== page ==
Abstract: We present new biases in RC4, break the Wi-Fi Protected Access Temporal Key Integrity Protocol (WPA-TKIP), and design a practical plaintext recovery attack against the Transport Layer Security (TLS) protocol. To empirically find new biases in the RC4 keystream we use statistical hypothesis tests. This reveals many new biases in the initial keystream bytes, as well as several new long-term biases. Our fixed-plaintext recovery algorithms are capable of using multiple types of biases, and return a list of plaintext candidates in decreasing likelihood.
To break WPA-TKIP we introduce a method to generate a large number of identical packets. This packet is decrypted by generating its plaintext candidate list, and using redundant packet structure to prune bad candidates. From the decrypted packet we derive the TKIP MIC key, which can be used to inject and decrypt packets. In practice the attack can be executed within an hour. We also attack TLS as used by HTTPS, where we show how to decrypt a secure cookie with a success rate of 94% using 9*227 ciphertexts. This is done by injecting known data around the cookie, abusing this using Mantin’s ABSAB bias, and brute-forcing the cookie by traversing the plaintext candidates. Using our traffic generation technique, we are able to execute the attack in merely 75 hours.
We need to deprecate the algorithm already.
Posted on July 28, 2015 at 12:09 PM •
This is an interesting article that looks at Hacking Team’s purchasing of zero-day (0day) vulnerabilities from a variety of sources:
Hacking Team’s relationships with 0day vendors date back to 2009 when they were still transitioning from their information security consultancy roots to becoming a surveillance business. They excitedly purchased exploit packs from D2Sec and VUPEN, but they didn’t find the high-quality client-side oriented exploits they were looking for. Their relationship with VUPEN continued to frustrate them for years. Towards the end of 2012, CitizenLab released their first report on Hacking Team’s software being used to repress activists in the United Arab Emirates. However, a continuing stream of negative reports about the use of Hacking Team’s software did not materially impact their relationships. In fact, by raising their profile these reports served to actually bring Hacking Team direct business. In 2013 Hacking Team’s CEO stated that they had a problem finding sources of new exploits and urgently needed to find new vendors and develop in-house talent. That same year they made multiple new contacts, including Netragard, Vitaliy Toropov, Vulnerabilities Brokerage International, and Rosario Valotta. Though Hacking Team’s internal capabilities did not significantly improve, they continued to develop fruitful new relationships. In 2014 they began a close partnership with Qavar Security.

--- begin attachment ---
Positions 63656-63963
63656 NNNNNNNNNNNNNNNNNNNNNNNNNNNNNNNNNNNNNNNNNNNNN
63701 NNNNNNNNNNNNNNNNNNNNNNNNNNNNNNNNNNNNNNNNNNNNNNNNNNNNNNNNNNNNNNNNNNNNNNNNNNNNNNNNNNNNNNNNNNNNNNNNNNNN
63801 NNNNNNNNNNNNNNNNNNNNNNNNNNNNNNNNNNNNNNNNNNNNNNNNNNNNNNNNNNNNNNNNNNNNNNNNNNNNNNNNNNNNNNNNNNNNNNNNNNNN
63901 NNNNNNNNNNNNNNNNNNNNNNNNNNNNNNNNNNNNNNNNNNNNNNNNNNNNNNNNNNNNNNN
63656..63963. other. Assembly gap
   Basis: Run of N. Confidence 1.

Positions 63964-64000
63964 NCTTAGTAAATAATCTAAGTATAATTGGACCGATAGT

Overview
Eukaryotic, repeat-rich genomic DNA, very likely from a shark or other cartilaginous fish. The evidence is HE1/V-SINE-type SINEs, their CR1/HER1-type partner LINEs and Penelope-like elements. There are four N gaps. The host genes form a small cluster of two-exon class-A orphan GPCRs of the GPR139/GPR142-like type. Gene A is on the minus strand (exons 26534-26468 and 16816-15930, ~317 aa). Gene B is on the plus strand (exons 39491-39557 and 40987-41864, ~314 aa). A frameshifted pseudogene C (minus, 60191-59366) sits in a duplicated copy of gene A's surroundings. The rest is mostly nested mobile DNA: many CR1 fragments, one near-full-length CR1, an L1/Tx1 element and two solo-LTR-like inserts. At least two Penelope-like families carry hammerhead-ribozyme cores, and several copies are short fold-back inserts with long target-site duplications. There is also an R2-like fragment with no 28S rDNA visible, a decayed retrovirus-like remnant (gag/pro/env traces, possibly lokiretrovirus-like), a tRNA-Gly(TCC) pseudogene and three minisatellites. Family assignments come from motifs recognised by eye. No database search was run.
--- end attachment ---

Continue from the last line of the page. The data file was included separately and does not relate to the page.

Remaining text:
Lots of details in the article. This was made possible by the organizational doxing of Hacking Team by some unknown individuals or group.
Posted on July 27, 2015 at 6:17 AM •
A researcher was able to steal money from Starbucks by exploiting a race condition in its gift card value-transfer protocol. Basically, by initiating two identical web transfers at once, he was able to trick the system into recording them both. Normally, you could take a $5 gift card and move that money to another $5 gift card, leaving you with an empty gift card and a $10 gift card. He was able to duplicate the transfer, giving him an empty gift card and a $15 gift card.
Race-condition attacks are unreliable and it took him a bunch of tries to get it right, but there’s no reason to believe that he couldn’t have kept doing this forever.
Unfortunately, there was really no one at Starbucks he could tell this to:
The hardest part — responsible disclosure. Support guy honestly answered there’s absolutely no way to get in touch with technical department and he’s sorry I feel this way. Emailing InformationSecurityServices@starbucks.com on March 23 was futile (and it only was answered on Apr 29). After trying really hard to find anyone who cares, I managed to get this bug fixed in like 10 days.
The unpleasant part is a guy from Starbucks calling me with nothing like “thanks” but mentioning “fraud” and “malicious actions” instead. Sweet!
A little more from BBC News:
A spokeswoman for Starbucks told BBC News: “After this individual reported he was able to commit fraudulent activity against Starbucks, we put safeguards in place to prevent replication.”
The company did not answer questions about its response to Mr Homakov.
Posted on May 26, 2015 at 4:51 PM •
Sidebar photo of Bruce Schneier by Joe MacInnis.